3 Best Practices For Disability Dating

If you’re delving into dating for the first time after becoming disabled, or you just haven’t been single in a long time and aren’t sure how to do things anymore, don’t worry. You won’t be destined to spend your life single and alone. You won’t be on the shelf getting dusty forever. You just need to take a minute, breathe, and then make a plan.

One of the best practices for any dating, not just disability dating, is to work out what you want and what you are looking for before you even begin to think about signing up to any internet dating websites.

Are you looking for love? What kind of love? A few-months? Or a lifetime? Do you want a one-night stand, or are you genuinely on the hunt for someone to marry, settle down with, and have kids with, hopefully to carry on happily ever after?

It’s not fair for you to sign up without any clue what you are looking for because not only will you be wasting your own time, you’ll be wasting the time of any dates you get talking to. What’s the point in going after the one-night-stand guy, if you’re looking for someone to fall in love with, and have never particularly enjoyed casual sex anyway? Think about it. Be realistic.

Second best practice for disability dating  – just be open about your disability. Sometimes it will get embarrassing, and occasionally, you won’t be able to do things that other couples can do, but that’s just fine. Laugh it off. Develop a sense of humour about your love life as you do about anything else in life, and become a better person because of it.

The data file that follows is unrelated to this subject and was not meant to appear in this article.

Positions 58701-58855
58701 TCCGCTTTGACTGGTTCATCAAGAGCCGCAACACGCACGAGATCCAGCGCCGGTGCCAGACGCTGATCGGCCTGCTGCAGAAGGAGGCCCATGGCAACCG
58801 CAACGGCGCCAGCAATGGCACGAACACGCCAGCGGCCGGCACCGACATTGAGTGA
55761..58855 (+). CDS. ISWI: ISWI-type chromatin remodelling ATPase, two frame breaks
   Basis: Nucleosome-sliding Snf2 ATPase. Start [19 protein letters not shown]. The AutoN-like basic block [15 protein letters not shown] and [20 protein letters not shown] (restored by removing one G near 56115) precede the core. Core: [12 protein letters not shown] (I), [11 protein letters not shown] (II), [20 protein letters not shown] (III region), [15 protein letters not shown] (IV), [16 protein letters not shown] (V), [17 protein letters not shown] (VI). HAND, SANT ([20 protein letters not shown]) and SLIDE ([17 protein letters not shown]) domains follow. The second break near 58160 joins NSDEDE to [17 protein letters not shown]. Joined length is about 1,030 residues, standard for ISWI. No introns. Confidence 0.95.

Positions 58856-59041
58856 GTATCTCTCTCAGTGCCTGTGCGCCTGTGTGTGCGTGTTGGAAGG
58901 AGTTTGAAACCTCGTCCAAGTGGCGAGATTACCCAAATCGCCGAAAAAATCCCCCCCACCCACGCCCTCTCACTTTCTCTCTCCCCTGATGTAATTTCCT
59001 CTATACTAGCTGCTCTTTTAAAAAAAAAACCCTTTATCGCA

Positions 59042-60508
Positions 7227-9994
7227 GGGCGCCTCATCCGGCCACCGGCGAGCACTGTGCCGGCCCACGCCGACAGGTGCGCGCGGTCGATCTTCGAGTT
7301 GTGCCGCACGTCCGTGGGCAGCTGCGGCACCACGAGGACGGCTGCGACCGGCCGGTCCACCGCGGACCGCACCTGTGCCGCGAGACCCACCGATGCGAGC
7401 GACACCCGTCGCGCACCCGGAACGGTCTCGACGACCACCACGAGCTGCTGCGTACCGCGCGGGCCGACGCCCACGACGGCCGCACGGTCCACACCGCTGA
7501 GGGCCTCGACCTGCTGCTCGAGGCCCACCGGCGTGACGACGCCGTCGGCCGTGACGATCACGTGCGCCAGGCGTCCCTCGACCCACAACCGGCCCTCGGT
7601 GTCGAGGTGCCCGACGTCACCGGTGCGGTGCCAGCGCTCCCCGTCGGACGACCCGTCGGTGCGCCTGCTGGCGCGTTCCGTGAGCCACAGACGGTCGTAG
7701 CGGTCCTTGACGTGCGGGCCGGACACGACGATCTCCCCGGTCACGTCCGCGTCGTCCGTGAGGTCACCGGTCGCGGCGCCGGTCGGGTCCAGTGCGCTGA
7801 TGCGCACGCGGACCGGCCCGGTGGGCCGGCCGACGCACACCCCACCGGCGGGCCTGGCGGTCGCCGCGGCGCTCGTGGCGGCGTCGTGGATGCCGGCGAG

Negativity isn’t sexy. Neither is wallowing in self pity.

The third and final best practice for disability dating – don’t be an idiot. Don’t think that you deserve better (or worse) treatment just because you are differently-abled, and don’t expect your date to be a mind-reader either. That hot guy that you met last night may have stumbled over his words and said some really stupid things about the fact you were in a wheelchair, or stumbled with your walking stick and bumped into another table, but he’s not necessarily a jerk. He could just be intrigued. Don’t jump to the wrong conclusions – wouldn’t you rather he talked about it and asked questions (regardless of how stupid or inappropriate) than disregarded you entirely just because of it?

If you have things that need to be said, or you don’t like what he just asked you, be open about it. You’ll be amazed at how much of a powerful aphrodisiac real honesty is, and although there are likely to be some bumps in this disability dating road, at least what you’ll have, even if it is just friendship, will be based on honesty and truth rather than something faked or covered up.